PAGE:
2. Do not throw that helicopter at the....*smash*, *yelp* dog.
  3. For the love of Jebus, will you STOP harrassing the dog?
  4. Things that go in the rubbish bin, stay in the rubbish bin. Except for shoes. Why are my shoes in the rubbish bin?
  5. Please stop trying to eat my shoe.
  6. Mummy is not Mr Potato Head.
  7. Yes it's a car. Yes it's a car. Yes it's a car. Yes it's a car. Yes it's a car. Brrrrrrooom. Yes it's a car.
  8. We don't eat dead bugs. Actually, we don't eat any bugs, alive or otherwise. For the love of cheesecake, spit that bug outta your mouth.
  9. The toilet bowl is not a swimming pool.
  10. The ipad has gone to sleep now. Nigh nigh ipad. In fact, everything has gone to sleep, nigh nigh train, nigh nigh hot wheels and nigh nigh to every annoying toy I'd secretly love to throw in the bin.
  11. It's a wall. Not a canvas.
  12. We don't hit people across the head with the remote control.
  13. Mummy doesn't need you to repeatedly ram the fridge door on her head.
  14. Stop sticking crayons down mummy's bra.
  15. Please don't rub Mr Monkey on your doodle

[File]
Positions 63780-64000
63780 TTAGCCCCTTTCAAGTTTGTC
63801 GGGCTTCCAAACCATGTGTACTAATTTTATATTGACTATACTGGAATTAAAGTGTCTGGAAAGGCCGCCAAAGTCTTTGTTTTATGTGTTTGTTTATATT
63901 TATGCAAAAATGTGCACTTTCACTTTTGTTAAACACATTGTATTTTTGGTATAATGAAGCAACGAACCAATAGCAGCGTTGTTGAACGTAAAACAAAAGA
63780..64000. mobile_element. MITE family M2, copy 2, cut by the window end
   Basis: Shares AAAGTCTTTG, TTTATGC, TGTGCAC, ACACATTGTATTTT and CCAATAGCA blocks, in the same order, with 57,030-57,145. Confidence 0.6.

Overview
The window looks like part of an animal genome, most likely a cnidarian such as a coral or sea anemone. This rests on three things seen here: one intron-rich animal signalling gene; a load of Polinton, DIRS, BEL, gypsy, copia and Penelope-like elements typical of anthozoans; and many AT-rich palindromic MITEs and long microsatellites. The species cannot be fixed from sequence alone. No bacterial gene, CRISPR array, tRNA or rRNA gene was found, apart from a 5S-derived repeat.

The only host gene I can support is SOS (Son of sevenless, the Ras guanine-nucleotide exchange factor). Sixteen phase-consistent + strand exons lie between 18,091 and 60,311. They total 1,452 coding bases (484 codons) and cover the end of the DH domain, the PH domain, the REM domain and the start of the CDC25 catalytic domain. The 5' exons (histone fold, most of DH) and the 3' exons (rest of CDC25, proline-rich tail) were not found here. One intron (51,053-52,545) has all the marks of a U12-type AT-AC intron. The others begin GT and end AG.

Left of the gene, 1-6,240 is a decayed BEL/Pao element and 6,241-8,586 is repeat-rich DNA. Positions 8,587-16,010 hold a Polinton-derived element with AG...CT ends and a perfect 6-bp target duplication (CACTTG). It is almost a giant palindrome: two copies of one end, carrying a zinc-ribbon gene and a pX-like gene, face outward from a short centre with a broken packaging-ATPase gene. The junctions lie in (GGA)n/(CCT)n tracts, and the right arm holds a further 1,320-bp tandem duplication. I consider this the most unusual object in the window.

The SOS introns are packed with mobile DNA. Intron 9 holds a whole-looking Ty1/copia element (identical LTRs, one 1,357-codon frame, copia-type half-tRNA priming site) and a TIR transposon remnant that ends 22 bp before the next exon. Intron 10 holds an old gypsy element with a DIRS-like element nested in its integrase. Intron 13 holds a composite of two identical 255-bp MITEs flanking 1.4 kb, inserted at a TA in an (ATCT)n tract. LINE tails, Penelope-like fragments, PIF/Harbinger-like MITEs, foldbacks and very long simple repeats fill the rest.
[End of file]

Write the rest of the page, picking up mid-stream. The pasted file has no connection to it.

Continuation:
• To abandon every parenting/discipline/educational strategy you had carefully planned out. Unless you have a textbook child, you'll spend most of your day flying by the seat of your pants. You might as well flush your disciplinary plans down the toilet, alongside the hairbrush, toast and random bits of fluff you find there. For example
  1. My friend was successfully using time-out with her Master 2. Until the little fella decided he actually liked being in time-out and started deliberately hitting her repeatedly, so he'd get sent there.
  2. My own son, who is bemused by my firm voice, giggles at my stern voice and laughs maniacally at my 'mummy's lost her shiz' voice. I have absolutely no control over him. Any type of reaction is a win in his books, and there's only so long I can maintain a poker face, whilst he's lobbing things at my head (The other day I was hit in the eye by a toy pineapple. Seriously. A flying pineapple)